The Engineering of the Nardo Ring

In a remote area in Italy’s boot, there’s a giant 12.5-kilometer ring of sloped track owned by the Nard Dog himself, called the Nardo Ring. Setting that inexcusable “The Office” joke aside, the Nardo Ring is actually owned by Porsche and is used to test some of the fastest cars in the world, having been used to set a number of speed records over the years.

Notably, the Koenigsegg CCR set a speed record of 38787 km/hr in February 2005. But that wasn’t the fastest ever set on the track, in 1979, the Mercedes Benz C1 hit 403.98 km/hr.

The Nardo Ring is a 12.5 kilometer (7.8 mile) long high-speed test track that is shaped as a perfect circle. Named after the nearby urban center of Nardò, the testing ring was built in 1975. While the current track is owned by Porsche, it was originally built by Fiat. Even with this changing of hands between manufacturers over the years, the impressive track has always been open to any manufacturer needing a place to test high-speeds.

Thanks to its location in southern Italy, it hardly ever rains there so the track is generally open 363 days per year running 3 shifts per day.

Getting into the engineering of the track more specifically, this 7.8-mile long track has four concentric lanes for cars and motorcycles totaling 52 ft (16m) wide. Setting the track apart from your normal roadway, the track is sloped about 8%, though the actual angle varies by lane as the track has a parabolic slope to allow for different speeds to be compensated for. This slope allows for the centrifugal force of the car to be compensated by the low parabolic profile of the track, giving the drivers the ability to drive in a straight line at a neutral while staying on a circular track.

Breaking down the physics for a second, when the car is on a sloped track, part of the normal force which acts perpendicular to the road surface is in the X, or horizontal, direction. This force vector acts as a centripetal force pull the car inward against the centrifugal force of the car due to its speed.

If cars are taken over about 240 km/h or 149 mph, then drivers do start having to turn the vehicle’s wheels as the slipping of the tires overcomes the ability for the track to keep the car parallel. For example, when the Koenigsegg CCR that we mentioned before setting the record, the driver had to keep the wheel locked at a 30˚ angle just to stay in the same relative position on the track.

While the CCR’s speed record has been beaten now by the Veyron and the Koenigsegg Agera RS on other tracks, the CCR’s record is now simply the Nardo Rings official record for a production car.

Each lane has a neutral speed that allows for this straight handling experience.

Lane 1, being the inner ring, has a neutral  speed of 100 km/hr (62 mph), lane 2’s is 140 km/hr (87 mph), lane 3’s is 190 km/hr (118 mph), and lane 4’s is 240 km/hr (149 mph).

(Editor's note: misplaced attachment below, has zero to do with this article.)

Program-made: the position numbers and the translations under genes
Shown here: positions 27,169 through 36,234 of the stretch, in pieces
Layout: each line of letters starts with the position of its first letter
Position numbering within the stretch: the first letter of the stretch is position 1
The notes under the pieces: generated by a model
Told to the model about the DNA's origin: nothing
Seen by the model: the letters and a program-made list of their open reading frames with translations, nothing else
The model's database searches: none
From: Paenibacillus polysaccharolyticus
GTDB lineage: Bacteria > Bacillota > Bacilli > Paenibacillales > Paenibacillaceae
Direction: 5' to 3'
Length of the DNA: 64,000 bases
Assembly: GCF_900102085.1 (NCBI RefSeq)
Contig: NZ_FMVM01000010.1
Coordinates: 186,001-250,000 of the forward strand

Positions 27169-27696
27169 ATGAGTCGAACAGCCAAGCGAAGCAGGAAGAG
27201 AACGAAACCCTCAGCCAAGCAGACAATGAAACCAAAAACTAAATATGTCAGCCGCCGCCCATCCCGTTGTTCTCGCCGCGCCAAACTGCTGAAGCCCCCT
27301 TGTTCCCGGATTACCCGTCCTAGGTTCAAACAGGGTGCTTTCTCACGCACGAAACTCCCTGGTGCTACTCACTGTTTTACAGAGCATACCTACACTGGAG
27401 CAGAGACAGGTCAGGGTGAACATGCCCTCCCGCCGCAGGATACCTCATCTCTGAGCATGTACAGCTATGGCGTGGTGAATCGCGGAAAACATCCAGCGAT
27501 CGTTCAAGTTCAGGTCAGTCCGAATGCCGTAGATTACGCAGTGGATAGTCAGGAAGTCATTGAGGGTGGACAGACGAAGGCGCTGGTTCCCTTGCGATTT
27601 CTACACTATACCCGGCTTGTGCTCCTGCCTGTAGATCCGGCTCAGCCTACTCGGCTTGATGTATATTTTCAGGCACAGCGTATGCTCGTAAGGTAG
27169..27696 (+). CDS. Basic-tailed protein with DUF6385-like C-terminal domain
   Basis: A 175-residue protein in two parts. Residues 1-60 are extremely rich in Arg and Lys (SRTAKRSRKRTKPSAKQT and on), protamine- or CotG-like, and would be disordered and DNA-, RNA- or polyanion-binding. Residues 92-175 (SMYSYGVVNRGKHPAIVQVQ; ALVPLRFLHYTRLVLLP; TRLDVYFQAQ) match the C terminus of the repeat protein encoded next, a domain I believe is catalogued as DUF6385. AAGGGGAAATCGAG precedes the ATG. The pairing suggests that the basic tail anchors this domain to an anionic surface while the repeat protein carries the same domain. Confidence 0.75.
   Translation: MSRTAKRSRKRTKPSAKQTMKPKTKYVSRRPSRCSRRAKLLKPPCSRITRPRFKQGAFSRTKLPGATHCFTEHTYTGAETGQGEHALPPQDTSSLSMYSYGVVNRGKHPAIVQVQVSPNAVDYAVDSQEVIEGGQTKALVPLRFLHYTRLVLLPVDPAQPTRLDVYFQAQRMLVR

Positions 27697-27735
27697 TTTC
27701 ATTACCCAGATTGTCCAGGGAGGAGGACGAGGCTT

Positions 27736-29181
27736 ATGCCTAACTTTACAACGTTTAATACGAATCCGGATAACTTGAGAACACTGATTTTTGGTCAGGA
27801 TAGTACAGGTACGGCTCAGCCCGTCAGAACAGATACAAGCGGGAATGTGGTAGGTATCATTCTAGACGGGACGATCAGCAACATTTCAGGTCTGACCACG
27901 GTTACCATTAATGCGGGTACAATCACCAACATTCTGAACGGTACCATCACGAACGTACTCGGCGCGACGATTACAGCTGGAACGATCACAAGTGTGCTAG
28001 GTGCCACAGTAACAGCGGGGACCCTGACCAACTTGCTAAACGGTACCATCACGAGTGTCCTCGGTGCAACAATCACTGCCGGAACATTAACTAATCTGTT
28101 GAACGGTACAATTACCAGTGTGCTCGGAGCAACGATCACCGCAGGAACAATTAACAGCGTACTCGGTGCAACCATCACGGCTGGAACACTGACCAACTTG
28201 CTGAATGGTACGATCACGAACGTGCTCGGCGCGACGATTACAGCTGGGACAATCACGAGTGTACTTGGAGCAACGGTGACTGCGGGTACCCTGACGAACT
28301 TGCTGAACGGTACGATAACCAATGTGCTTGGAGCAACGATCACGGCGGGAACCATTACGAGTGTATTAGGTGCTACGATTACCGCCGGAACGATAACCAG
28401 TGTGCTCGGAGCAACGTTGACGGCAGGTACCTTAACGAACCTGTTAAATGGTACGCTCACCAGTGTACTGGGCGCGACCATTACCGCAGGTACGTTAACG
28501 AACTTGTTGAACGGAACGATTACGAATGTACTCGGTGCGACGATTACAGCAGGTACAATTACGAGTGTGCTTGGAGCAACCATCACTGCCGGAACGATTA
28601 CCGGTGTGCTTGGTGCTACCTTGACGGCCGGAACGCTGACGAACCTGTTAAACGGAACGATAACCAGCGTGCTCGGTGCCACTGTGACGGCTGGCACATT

Under regular circumstances, cars are limited to a maximum speed of 149 mph, but special permission can be requested if a user wants to try to set a new record. Even at these high speeds, there has only been one fatality on the track in it’s entire history.

Notably, in automotive culture, the Nardo Ring has been featured in the Top Gear season 18 opener as well as a previous episode of the series in 1992 where the Jaguar XJ220 was driven to verify it’s top speed.

While the Nardo Ring track is the most notable part of the track, there are other tracks inside of the ring as well as farmland.

As testing cars race around the ring, local farmers grow vegetables inside on the spare land. They get access to their fields in a series of underpasses going under the ring track.

In total, there are 8 official tracks at the Nardo Ring being:

  1. The Ring
  2. The Dynamic Track
  3. The Noise Track
  4. The Handling Track
  5. The White Road Tracks
  6. Special Pavement Tracks
  7. Off-Road Tracks
  8. Other miscellaneous testing zones

All of these tracks combine to make the Nardo Technical Center Run by Porsche Engineering. While the banked round nature of the Nardo Ring isn’t unique, it’s by far the largest in the world. The 5 km long Opel test track in Dudenhofen Germany is similar and the 3.2 kilometers long Millbrook proving Ground in the UK are the Nardo’s closest competitors.

So that’s how Andy from the office made his way into owning a world-class ringed circuit track named after him that is now owned by Porsche.

View the Nardo Ring PDF

Trevor is a civil engineer (B.S.) by trade and an accomplished writer with a passion for inspiring everyone with new and exciting technologies. He is also a published children’s book author and the producer for the YouTube channel Concerning Reality.

It's only fair to share...Share on Facebook0Share on Google+0Tweet about this on TwitterShare on LinkedIn0